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AMD Radeon Vega Frontier Edition priced at $999; AMD’s answer to the NVIDIA Titan Xp?

AMD Radeon Vega Frontier Edition priced at $999; AMD’s answer to the NVIDIA Titan Xp?

by Vyncent ChanJune 28, 2017
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AMD’s first entry with the latest Vega architecture, the AMD Radeon Vega Frontier Edition is an odd one. It has actually been sold at a retailer for two weeks at higher prices before AMD stepped up and announced their official pricing yesterday. The Vega Frontier Edition (or FE, coincidence? I think not!) cards come in two variants, an air-cooled version priced at $999 while the liquid-cooled variant is priced at $1499 and will be available later in Q3 2017.

Radeon Vega
Frontier Edition
Radeon Fury XTitan Xp
Stream processors 40964096 3840
ROPs 6464 96
Base/Typical clocks1382 MHz1405 MHz
Peak/Boost clocks1600 MHz1050 MHz1585 MHz
FP32 performance13.1 Tflops8.6 Tflops12.1 Tflops
Memory clock1.89Gbps HBM21Gbps HBM11.4GBps DDR5X
Memory bandwidth483GB/s512GB/s547GB/s
Manufacturing processGloFo 14nmTSMC 28nmTSMC 16nm
SRP at launchAir: $999
Liquid: $1499

Looking at the strong FP32 compute from the Radeon Vega FE, it seems that AMD is on to something huge here. However AMD cards are known for higher compute performance than NVIDIA cards, with NVIDIA cards still taking the lead over AMD cards in gaming performance. This is also the first card by AMD to feature “typical” and “peak” clocks that interestingly mirror NVIDIA’s base and boost clocks.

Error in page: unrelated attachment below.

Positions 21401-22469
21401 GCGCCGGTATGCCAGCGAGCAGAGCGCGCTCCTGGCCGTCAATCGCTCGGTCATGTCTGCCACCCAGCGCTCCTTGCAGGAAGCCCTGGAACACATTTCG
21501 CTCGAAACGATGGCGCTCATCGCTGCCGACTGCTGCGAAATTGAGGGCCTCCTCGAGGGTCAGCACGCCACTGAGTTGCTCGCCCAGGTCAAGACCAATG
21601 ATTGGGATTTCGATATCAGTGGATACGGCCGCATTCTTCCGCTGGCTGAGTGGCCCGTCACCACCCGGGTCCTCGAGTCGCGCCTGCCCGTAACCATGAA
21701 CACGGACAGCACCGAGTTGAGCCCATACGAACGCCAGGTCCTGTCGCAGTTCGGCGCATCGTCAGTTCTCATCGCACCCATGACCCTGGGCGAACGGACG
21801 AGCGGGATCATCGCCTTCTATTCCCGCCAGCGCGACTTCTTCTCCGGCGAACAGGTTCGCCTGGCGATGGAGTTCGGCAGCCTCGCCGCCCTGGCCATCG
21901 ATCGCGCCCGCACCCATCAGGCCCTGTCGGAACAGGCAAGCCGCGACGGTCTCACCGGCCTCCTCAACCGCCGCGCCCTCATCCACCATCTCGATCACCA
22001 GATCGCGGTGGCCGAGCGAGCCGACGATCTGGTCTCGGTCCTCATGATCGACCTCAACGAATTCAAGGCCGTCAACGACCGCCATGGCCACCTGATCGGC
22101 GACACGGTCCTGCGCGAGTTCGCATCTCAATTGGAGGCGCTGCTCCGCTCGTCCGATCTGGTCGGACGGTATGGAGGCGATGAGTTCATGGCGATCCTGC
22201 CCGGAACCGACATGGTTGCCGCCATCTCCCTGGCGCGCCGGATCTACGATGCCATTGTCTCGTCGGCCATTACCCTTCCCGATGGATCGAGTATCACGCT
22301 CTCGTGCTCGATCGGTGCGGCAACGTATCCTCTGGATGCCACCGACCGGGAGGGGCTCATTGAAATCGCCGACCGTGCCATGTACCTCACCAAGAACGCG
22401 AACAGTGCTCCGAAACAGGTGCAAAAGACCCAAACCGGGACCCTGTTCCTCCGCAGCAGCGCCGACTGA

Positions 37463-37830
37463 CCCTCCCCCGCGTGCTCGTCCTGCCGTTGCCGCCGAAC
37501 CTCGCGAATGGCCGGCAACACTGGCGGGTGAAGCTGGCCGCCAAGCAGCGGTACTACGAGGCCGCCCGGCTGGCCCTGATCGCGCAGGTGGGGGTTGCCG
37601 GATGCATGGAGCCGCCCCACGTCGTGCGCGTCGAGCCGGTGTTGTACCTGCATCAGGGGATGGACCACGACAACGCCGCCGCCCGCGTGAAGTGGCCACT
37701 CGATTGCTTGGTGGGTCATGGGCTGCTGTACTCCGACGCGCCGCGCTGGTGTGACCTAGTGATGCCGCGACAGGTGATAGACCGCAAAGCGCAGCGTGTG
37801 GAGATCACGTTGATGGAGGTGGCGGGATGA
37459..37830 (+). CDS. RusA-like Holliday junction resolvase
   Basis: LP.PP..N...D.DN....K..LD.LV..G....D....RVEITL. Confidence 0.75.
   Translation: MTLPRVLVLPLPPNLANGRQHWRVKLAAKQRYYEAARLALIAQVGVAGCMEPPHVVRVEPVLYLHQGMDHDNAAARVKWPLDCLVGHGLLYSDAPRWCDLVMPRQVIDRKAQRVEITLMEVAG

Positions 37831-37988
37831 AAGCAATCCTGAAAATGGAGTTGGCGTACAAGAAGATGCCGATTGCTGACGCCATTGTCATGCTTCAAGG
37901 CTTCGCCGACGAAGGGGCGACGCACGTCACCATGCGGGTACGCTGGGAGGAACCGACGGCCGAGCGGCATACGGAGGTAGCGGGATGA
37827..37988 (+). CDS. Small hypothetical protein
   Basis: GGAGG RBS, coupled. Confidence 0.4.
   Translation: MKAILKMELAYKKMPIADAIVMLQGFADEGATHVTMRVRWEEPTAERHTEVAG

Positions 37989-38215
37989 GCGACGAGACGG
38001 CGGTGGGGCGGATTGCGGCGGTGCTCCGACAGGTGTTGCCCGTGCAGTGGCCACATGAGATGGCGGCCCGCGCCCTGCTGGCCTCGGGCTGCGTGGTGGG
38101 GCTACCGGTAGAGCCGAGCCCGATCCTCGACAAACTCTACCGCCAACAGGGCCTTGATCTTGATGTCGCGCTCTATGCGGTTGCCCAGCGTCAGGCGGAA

16GB of HBM2 VRAM is on the Radeon Vega FE, clocked at 1.89Gbps for 483GB/s of bandwidth. This is actually a fair bit slower than the Radeon Fury X which had HBM and quite a lot slower than the “conventional” GDDR5X memory on the Titan Xp. AMD used two stacks of 8 layer, 8GB (8-Hi) per stack HBM2 memory.

AMD Radeon Vega Frontier Edition priced at $999; AMD's answer to the NVIDIA Titan Xp? 24

Power consumption is rated at “below 300W” so we should be looking at something pretty power hungry. Maximum power consumption should be somewhere around 375W with the dual 8-pin PCIe power connectors. After the RX 480’s fiasco, AMD could also be playing it safe here.

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Interestingly, the Radeon Vega FE comes with a driver that work in dual modes, a Pro Mode and Gaming Mode, which AMD thinks is a good idea for game developers to create content in Pro Mode and then test their product in Gaming Mode. With that said, AMD is definitely not marketing the Vega FE for gamers. The drivers aren’t professionally certified yet though, which is definitely a caveat in AMD’s ambitions.

Price wise, $999 for the air-cooled Radeon Vega FE looks like a good deal against the Titan Xp, which is priced at $1200. The Titan Xp is not really a gamer’s card either, there’s the GTX 1080 Ti for that. AMD is adamant in convincing gamers not to get this card, as they claim the gaming editions that will come out in August will be faster in gaming applications. Hopefully they will be more affordable too.

Pokdepinion: The $500 difference between the air-cooled and liquid-cooled versions seems a little too much.

About The Author
Vyncent Chan
Technology enthusiast, casual gamer, pharmacy graduate. Strongly opposes proprietary standards and always on the look out for incredible bang-for-buck.

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